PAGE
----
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Resolved: The United States should require universal background checks for all gun sales and transfer of ownership.
I was excited after reviewing the LD topic, but this one is unfortunately a disappointment. It’s heavily weighted toward the pro, and evidence against universal background checks is going to be difficult to find. But, let’s see what we can do.
United States – In this case, this refers to the U.S. government. The point of this is a) to restrict the debate within the borders of the U.S. and b) to indicate that this requirement would be enacted federally.
Require – Don’t make this more than it is. How does the government require anything? By punishing you for not doing yet, or not allowing you to get what you want. To avoid a stupid debate, you can reasonably assume that the resolution is saying a person will need to pass a universal background check before being allowed to purchase or acquire a firearm.
Universal background check – A universal background check is a check that goes through the NICS system. Basically, the FBI maintains a database of people it has deemed ineligible to purchase firearms and explosives. The background check references a potential buyer against that database to determine if they’re allowed to buy a firearm or not. Currently, only licensed firearm dealers are required to perform such a background check. The resolution is asking if this should be extended to all transactions.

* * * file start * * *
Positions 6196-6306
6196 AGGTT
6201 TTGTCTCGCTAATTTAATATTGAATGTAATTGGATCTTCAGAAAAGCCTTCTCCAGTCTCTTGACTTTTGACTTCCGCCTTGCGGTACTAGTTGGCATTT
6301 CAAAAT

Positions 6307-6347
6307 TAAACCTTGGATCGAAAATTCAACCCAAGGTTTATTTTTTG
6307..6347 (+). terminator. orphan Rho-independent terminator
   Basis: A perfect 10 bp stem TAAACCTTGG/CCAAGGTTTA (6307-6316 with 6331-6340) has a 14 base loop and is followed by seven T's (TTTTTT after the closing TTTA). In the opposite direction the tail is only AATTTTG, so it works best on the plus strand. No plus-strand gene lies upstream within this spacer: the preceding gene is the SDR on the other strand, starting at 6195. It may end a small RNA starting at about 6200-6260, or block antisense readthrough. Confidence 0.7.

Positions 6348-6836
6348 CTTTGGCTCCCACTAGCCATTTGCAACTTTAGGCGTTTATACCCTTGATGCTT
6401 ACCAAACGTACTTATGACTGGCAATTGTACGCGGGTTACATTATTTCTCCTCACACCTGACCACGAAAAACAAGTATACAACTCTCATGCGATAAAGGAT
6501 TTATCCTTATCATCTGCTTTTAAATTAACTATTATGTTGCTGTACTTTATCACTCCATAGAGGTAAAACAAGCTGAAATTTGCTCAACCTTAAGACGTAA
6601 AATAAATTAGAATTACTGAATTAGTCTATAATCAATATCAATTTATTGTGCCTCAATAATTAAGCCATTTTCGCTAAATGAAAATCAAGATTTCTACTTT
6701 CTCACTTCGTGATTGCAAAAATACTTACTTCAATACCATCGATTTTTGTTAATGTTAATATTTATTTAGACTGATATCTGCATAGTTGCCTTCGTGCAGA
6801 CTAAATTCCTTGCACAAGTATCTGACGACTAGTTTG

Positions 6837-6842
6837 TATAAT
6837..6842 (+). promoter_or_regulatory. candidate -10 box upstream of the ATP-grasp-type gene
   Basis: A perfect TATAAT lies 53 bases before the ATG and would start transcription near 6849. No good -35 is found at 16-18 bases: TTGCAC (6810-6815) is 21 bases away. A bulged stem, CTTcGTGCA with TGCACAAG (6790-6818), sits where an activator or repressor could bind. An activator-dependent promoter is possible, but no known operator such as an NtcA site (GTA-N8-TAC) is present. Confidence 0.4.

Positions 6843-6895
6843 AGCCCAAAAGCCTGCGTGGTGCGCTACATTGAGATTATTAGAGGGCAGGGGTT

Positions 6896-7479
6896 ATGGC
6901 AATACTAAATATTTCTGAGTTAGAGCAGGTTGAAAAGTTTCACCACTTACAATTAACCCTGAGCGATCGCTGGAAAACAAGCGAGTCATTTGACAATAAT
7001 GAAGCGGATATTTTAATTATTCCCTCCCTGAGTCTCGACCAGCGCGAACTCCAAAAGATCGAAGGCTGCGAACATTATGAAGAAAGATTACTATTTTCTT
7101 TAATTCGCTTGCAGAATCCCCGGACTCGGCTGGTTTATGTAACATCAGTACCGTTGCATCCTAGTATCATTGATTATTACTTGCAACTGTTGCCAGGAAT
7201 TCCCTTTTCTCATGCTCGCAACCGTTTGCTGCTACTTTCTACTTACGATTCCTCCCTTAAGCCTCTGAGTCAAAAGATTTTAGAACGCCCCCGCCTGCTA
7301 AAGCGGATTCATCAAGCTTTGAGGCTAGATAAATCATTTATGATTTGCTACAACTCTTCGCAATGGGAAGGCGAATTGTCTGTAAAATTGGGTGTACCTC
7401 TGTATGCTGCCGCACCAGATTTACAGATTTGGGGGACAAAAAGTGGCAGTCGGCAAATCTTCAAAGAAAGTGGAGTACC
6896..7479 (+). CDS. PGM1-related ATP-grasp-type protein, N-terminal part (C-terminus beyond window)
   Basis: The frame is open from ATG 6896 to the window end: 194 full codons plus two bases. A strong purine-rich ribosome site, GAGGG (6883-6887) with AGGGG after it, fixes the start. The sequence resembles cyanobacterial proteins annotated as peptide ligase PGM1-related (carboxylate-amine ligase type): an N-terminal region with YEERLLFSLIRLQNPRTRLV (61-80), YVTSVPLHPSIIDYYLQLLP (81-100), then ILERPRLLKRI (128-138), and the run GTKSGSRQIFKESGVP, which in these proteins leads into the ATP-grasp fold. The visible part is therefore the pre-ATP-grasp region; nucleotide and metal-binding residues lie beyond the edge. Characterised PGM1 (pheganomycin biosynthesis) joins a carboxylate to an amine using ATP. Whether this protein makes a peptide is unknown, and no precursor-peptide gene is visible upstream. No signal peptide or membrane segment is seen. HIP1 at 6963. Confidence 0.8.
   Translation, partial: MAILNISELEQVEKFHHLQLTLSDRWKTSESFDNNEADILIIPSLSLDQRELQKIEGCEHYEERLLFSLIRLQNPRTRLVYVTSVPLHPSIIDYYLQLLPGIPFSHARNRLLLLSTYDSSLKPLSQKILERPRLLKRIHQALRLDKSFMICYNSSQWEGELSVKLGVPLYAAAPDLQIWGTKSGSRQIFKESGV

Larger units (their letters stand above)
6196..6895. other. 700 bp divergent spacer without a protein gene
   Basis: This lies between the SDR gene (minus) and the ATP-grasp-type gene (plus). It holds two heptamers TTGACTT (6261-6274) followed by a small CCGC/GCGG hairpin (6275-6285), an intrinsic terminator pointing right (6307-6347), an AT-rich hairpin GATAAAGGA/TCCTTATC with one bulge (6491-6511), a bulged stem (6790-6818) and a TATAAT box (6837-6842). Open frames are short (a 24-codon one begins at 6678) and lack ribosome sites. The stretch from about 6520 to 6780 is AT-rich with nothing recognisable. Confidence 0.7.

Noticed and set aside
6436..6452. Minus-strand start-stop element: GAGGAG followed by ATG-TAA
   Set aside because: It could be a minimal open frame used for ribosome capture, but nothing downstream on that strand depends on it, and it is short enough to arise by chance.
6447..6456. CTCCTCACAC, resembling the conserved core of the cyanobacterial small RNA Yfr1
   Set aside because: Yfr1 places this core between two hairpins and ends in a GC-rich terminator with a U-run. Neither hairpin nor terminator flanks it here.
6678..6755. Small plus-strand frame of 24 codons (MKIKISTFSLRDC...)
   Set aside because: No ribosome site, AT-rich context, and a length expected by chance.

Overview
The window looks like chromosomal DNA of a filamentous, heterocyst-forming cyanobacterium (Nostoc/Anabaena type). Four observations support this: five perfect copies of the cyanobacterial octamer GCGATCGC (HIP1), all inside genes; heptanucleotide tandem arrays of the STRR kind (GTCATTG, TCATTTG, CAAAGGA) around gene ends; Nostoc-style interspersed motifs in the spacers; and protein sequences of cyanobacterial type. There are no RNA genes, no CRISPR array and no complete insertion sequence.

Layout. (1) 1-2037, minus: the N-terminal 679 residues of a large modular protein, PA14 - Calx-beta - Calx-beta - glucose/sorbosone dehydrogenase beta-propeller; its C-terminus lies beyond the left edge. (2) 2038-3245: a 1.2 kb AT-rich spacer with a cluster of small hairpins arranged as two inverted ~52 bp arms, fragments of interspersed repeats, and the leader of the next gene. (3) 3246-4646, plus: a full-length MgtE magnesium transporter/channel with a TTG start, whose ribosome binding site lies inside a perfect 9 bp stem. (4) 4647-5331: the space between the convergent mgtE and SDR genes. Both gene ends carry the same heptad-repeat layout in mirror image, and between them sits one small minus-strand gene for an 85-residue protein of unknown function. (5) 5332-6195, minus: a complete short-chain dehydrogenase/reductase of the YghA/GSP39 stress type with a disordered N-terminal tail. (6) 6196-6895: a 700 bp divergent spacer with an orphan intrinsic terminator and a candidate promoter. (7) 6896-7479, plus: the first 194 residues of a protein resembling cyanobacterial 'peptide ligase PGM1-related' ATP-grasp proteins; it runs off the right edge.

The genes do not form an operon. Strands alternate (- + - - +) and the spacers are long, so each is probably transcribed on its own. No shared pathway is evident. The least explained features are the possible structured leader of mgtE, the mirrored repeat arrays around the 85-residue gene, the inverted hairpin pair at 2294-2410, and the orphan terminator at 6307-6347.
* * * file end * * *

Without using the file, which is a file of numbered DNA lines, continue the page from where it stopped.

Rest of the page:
Should – This is the most important word in the resolution. Your framework has to explain how we determine what a government, particularly the U.S. government, should do. Then, you have to extend that to explain why that means the U.S. should require universal background checks.
1. Security – A government’s primary responsibility is to the security of its own people. Some would even argue that is a government’s only responsibility. Experts generally agree that universal background checks will reduce gun violence and improve overall safety. It’s clear that these background checks should be required to improve the overall safety of the U.S. population.
2. Consent of the People – Governments, particularly democratic ones like the United States, determine their actions through the will of the people. Their is a substantial body of evidence to suggest that the American people favor universal background checks for all firearm transactions.
1. Second Amendment – Such background checks would be too severe of a hindrance to peoples’ right to own firearms. The FBI registry regularly returns false positives and would prevent too many people form freely exercising their rights. It can also be argued that such a requirement is beyond the government’s rights. The Libertarian position would contend that enacting such restrictions stretches the government’s regulatory powers too far.
2. Impossibility of Implementation – This is more of a kritik type position, but one could argue that the solution proposed in the resolution is impossible to implement in the United Sates. It is just not feasible for the government to regulate all gun transactions that occur within U.S. borders, and if something is impossible to do, it should not be done.
That’s it; I hope that helps get you started. Feel free to post questions and comments below, and visit the Academy if you’re interested in personal private coaching!